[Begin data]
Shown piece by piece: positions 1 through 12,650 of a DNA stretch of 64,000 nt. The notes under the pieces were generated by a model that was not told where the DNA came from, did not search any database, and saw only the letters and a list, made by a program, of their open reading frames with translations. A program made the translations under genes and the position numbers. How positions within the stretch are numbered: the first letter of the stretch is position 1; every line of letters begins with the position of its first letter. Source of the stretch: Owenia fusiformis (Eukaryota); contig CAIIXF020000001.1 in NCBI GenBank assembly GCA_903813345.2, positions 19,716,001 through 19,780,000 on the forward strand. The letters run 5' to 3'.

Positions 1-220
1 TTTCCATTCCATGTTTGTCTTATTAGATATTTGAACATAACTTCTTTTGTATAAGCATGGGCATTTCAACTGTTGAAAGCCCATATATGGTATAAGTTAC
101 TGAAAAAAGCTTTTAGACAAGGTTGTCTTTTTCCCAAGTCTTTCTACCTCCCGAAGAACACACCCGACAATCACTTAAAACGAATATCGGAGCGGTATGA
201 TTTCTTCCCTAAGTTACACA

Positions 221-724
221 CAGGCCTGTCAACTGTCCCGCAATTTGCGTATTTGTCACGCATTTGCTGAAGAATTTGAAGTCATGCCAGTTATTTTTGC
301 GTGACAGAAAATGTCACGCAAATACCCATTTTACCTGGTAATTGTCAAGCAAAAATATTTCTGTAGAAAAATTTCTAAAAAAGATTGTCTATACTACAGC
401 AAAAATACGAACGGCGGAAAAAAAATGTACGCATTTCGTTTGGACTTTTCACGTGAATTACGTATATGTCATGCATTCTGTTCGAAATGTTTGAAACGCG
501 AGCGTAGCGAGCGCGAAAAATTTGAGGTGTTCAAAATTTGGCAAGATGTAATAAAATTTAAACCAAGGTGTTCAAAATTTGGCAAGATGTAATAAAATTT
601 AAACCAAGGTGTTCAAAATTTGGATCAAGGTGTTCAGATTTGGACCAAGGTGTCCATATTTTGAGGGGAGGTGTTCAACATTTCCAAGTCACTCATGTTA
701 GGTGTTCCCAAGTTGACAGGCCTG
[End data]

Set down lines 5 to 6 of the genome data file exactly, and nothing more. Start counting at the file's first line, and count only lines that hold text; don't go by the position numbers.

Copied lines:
201 TTTCTTCCCTAAGTTACACA

Positions 221-724